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I've read a lot on this topic already both here (e.g., or and elsewhere (e.g., or, but I still am not sure about a couple things that seem very straightforward. So I thought I'd just ask.

(1) Is a multi-core processor in which each core has dedicated cache effectively the same as a multiprocessor system (balanced of course for processor speed, cache size, and so on)?

(2) Let's say I have some images to analyze (i.e., computer vision), and I have these images loaded into RAM. My app spawns a thread for each image that needs to be analyzed. Will this app on a shared cache multi-core processor run slower than on a dedicated cache multi-core processor, and would the latter run at the same speed as on an equivalent single-core multiprocessor machine?

Thank you for the help!

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Realize that you're dealing in the realm of the theoretical here. From a practical perspective, it's highly unlikely that you're going to notice an appreciable difference among any of those options. If this is just intellectual curiousity, then that's fine, but if you're actually trying to plan around such variables, this is the very definition of premature optimization. – Adam Robinson May 4 '10 at 18:08
@Adam I would disagree. cache effects can have rather spectacular artifacts, moreover, one has to count how communication across bus between cpu packages affects performance and how memory banks are mapped to processors – Anycorn May 4 '10 at 18:16
@aaa: Spectacularity (is that a word?) is in the eye of the beholder. Yes, there are extreme corner cases in which the various setups presented in this question could have striking differences in performance, but a) these situations are exceedingly rare when considering the whole of software development, and b) creating a comprehensive (or even generally well-covered) guide for determining such situations is almost impossible. – Adam Robinson May 4 '10 at 18:32
@Adam Well, I agree with you on that (corner cases). however in my recent experience, with some linear algebra funny things happened where adding additional multicore processor actually slowed things down. – Anycorn May 4 '10 at 18:45
Cache effects can be quite dramatic, google "false sharing" for lots of exciting discussions about this. – Chris O May 4 '10 at 19:03
up vote 0 down vote accepted

The size of the cache is important. For the sake of this I'm assuming x86 processors and only using the L2 cache, which is shared on dual core processors.

If you are comparing 2 single core processors with 1 dual core processor and the single core processors both have the same amount of data cache (running at the same speed), then you have more cache, so more portions of the images can fit into cache, and it is very likely that if the processing of the image data had to load and/or store to this data repeatedly that this would go more quickly at the same clock speeds.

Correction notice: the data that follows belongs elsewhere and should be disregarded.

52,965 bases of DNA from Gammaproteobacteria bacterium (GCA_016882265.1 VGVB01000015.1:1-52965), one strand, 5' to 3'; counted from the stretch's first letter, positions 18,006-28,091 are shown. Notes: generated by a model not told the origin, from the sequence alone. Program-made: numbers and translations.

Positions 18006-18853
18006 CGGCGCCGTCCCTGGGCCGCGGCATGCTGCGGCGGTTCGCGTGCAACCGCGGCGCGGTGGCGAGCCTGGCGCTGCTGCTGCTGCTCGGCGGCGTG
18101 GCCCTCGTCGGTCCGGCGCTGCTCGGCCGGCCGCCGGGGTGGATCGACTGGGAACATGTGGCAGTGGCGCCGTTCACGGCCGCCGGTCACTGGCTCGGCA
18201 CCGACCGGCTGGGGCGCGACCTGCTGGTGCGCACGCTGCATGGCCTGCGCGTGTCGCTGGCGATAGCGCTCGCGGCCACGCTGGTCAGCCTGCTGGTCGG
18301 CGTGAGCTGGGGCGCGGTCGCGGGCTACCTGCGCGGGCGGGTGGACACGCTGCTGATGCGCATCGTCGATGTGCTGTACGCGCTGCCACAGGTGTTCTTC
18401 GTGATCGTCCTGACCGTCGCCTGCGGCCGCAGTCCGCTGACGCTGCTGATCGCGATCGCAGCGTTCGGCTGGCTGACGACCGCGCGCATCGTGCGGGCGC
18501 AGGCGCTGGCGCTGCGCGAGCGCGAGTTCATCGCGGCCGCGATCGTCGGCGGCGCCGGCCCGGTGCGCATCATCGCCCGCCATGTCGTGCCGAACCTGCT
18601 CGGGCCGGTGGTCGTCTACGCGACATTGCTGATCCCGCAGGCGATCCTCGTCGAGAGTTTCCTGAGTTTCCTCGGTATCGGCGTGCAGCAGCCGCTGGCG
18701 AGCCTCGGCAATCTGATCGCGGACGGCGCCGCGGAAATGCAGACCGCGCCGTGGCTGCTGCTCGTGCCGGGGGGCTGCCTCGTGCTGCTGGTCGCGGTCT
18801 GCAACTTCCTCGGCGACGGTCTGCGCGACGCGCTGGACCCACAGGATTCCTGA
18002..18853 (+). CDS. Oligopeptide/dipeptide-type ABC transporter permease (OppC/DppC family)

If you are comparing 2 single core processors with 1 dual core processor whose data cache is twice the size of each single core processor's data cache, then about half of the data cache will be used for each processor's work. It is quit likely that in addition to the image data that each independent thread has to use that there will be some shared data. If this shared data is stored in the shared data cache then it can be more easily shared between the two cores than on the 2xSingle core set up. On the 2xSingle core setup for each chunk of shared data one of the caches would store it and there would be a little bit of overhead when the other processor needed to use that data.

Dual core machines also make it easier for threads to migrate from one core to another on the same processor module, because the cache of the thread's new processor does not need to be filled while the other has data that it doesn't need anymore taking up space.

I'd suggest that whatever you end up with that you experiment with limiting the number of threads to 3 to 10 per-core at any time for general use. The threads will all be competing with each other for that cache space, so too many will make it so that all of the data from 1 thread is pushed out before that thread is rescheduled. Also, if each thread can loop over a few image files you gain a little by encouraging each thread's stack space to stay in cache because you have fewer stacks. You also reduce the amount of memory that the OS has to use to keep up with threads.

You're biggest win is when you can overlap processing with slow access, such as disk, network, or human interaction, so just enough threads to keep the CPUs busy processing is what you need.

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